CORNER BROOK — Corner Brook Mayor Neville Greeley again publicly defended criticism of his council and staff Thursday.
It was a year later, but the mayor used his annual address to the Corner Brook Rotary Club to speak to issues in the media — specifically mentioning features in The Western Star — that have reflected poorly on the city.
He did the same in his January speech last year. Greeley questioned the merit and value of The Star’s Roamer section — citing a recent blurb about the lack of business development — and referred to the ongoing negative media pertaining to the services provided by the city. This time, however, he also referred to public criticism through “coffee talk.”
Greeley said the criticism is unwarranted and without just cause. He praised the city staff for their professionalism and commitment to their jobs, especially in the area of business and economic development — an area which is commonly chastised. He said approvals and disapprovals of developments and applications are done so with the best interest of the city in mind.
“I haven’t always made decisions that were in my best political interests, but I believe I have always made decisions that are in the best interest of the City of Corner Brook,” he told Rotarians. “Mike (Dolter, the city’s chief administrative officer) will tell you that I have often said, ‘Don’t bring me anything that is going to make me look good. Bring me something that is going to be good for the city.’”
The mayor highlighted a number of positive aspects and development over the past year, and spoke about various upcoming projects and services. He raved about the city’s new economic development strategy, in which advancing the city as an educational town is key.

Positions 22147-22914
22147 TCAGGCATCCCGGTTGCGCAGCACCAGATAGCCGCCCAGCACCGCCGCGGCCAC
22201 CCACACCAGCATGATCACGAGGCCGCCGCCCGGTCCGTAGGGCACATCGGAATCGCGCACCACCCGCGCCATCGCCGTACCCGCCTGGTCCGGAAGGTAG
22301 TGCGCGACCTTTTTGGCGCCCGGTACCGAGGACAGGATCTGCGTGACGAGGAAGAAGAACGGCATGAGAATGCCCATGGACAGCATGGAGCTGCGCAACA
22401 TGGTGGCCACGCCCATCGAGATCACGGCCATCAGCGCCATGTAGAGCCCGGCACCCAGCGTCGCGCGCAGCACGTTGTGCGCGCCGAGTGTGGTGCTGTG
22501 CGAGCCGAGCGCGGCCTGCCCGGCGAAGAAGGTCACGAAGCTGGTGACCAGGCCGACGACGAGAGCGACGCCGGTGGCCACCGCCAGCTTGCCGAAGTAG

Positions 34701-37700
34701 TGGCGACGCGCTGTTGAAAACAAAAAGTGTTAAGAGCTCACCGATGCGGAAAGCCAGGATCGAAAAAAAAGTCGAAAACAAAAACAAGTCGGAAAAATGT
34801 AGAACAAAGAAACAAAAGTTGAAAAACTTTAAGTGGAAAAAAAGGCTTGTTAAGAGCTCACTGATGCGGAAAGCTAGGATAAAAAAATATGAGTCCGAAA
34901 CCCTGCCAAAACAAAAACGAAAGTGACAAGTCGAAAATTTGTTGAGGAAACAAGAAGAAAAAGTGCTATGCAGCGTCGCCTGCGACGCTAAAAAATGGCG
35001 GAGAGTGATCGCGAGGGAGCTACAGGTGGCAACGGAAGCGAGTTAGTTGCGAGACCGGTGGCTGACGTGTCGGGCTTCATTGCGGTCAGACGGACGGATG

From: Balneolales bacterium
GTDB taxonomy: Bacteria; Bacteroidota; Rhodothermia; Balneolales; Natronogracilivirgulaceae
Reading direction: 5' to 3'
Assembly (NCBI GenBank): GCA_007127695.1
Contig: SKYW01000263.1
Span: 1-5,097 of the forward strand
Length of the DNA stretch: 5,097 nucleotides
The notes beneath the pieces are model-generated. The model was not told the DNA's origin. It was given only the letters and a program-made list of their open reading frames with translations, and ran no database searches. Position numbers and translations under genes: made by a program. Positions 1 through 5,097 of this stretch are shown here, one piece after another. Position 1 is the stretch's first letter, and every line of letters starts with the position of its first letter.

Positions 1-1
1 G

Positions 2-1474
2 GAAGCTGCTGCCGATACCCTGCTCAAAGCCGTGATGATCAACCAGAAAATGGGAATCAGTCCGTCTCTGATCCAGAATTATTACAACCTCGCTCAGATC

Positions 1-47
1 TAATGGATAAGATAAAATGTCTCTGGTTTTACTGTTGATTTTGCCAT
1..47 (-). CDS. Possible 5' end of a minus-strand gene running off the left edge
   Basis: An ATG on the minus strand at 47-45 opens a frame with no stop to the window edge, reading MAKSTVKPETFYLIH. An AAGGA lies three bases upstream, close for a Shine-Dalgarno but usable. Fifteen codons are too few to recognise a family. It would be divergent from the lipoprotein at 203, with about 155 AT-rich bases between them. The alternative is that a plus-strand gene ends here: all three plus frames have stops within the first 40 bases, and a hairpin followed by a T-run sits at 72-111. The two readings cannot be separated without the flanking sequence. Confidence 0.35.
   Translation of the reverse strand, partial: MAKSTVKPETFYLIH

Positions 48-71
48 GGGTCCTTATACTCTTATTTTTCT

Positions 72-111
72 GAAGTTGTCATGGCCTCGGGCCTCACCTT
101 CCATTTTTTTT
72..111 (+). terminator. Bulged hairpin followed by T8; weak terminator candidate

“The value of the post-secondary sector to the economy of Corner Brook is huge, and should not be underestimated,” he said.
According to the mayor, there are 2,650 post-secondary students in the city and 874 total faculty and support jobs. The annual institutional spending for Grenfell Campus of Memorial University, the College of the North Atlantic, and Academy Canada is $51 million.
To reinforce the contribution of the post-secondary sector to the economy, the mayor said 53 per cent of the students are visited annually by 12 total people, with 20 per cent of those staying in hotels. Monthly spending by students is about $1.2 million and about 430 of the students are interested in working at least 18 hours per week.
“These are pretty impressive numbers, and I believe clearly demonstrate the importance of this sector to our economy,” he said. “It is important that we all make strong efforts to expand the offerings to the post-secondary sector and to work more closely with the Grenfell Campus, the College of the North Atlantic, and Academy Canada to build stronger relationships and help these institutions grow.”